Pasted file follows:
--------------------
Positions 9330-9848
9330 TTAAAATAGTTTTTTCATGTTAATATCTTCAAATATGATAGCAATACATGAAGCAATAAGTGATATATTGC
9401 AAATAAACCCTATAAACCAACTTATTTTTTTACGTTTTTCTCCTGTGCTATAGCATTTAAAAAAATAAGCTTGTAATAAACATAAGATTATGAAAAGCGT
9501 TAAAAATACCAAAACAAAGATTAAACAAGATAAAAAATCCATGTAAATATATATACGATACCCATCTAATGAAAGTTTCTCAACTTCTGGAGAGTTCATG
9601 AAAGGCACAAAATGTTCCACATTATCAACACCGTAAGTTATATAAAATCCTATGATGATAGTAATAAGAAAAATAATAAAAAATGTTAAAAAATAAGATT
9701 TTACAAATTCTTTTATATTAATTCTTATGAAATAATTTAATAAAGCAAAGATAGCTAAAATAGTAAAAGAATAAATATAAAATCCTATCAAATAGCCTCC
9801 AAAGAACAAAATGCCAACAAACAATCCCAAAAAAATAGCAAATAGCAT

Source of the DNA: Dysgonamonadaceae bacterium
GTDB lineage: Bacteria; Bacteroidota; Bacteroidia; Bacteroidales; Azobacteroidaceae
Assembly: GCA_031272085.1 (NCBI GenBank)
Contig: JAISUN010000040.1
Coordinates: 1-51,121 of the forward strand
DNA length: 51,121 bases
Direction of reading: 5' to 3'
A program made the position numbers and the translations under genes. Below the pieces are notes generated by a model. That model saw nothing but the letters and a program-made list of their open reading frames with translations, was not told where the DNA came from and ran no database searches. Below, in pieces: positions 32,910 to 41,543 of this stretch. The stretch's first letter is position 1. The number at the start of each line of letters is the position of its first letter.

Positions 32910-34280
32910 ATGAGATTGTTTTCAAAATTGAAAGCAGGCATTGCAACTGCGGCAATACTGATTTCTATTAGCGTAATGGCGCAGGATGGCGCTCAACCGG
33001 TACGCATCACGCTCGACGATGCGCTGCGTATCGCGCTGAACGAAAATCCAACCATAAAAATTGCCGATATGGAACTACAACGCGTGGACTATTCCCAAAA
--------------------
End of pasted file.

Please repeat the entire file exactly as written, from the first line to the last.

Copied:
Positions 9330-9848
9330 TTAAAATAGTTTTTTCATGTTAATATCTTCAAATATGATAGCAATACATGAAGCAATAAGTGATATATTGC
9401 AAATAAACCCTATAAACCAACTTATTTTTTTACGTTTTTCTCCTGTGCTATAGCATTTAAAAAAATAAGCTTGTAATAAACATAAGATTATGAAAAGCGT
9501 TAAAAATACCAAAACAAAGATTAAACAAGATAAAAAATCCATGTAAATATATATACGATACCCATCTAATGAAAGTTTCTCAACTTCTGGAGAGTTCATG
9601 AAAGGCACAAAATGTTCCACATTATCAACACCGTAAGTTATATAAAATCCTATGATGATAGTAATAAGAAAAATAATAAAAAATGTTAAAAAATAAGATT
9701 TTACAAATTCTTTTATATTAATTCTTATGAAATAATTTAATAAAGCAAAGATAGCTAAAATAGTAAAAGAATAAATATAAAATCCTATCAAATAGCCTCC
9801 AAAGAACAAAATGCCAACAAACAATCCCAAAAAAATAGCAAATAGCAT

Source of the DNA: Dysgonamonadaceae bacterium
GTDB lineage: Bacteria; Bacteroidota; Bacteroidia; Bacteroidales; Azobacteroidaceae
Assembly: GCA_031272085.1 (NCBI GenBank)
Contig: JAISUN010000040.1
Coordinates: 1-51,121 of the forward strand
DNA length: 51,121 bases
Direction of reading: 5' to 3'
A program made the position numbers and the translations under genes. Below the pieces are notes generated by a model. That model saw nothing but the letters and a program-made list of their open reading frames with translations, was not told where the DNA came from and ran no database searches. Below, in pieces: positions 32,910 to 41,543 of this stretch. The stretch's first letter is position 1. The number at the start of each line of letters is the position of its first letter.

Positions 32910-34280
32910 ATGAGATTGTTTTCAAAATTGAAAGCAGGCATTGCAACTGCGGCAATACTGATTTCTATTAGCGTAATGGCGCAGGATGGCGCTCAACCGG
33001 TACGCATCACGCTCGACGATGCGCTGCGTATCGCGCTGAACGAAAATCCAACCATAAAAATTGCCGATATGGAACTACAACGCGTGGACTATTCCCAAAA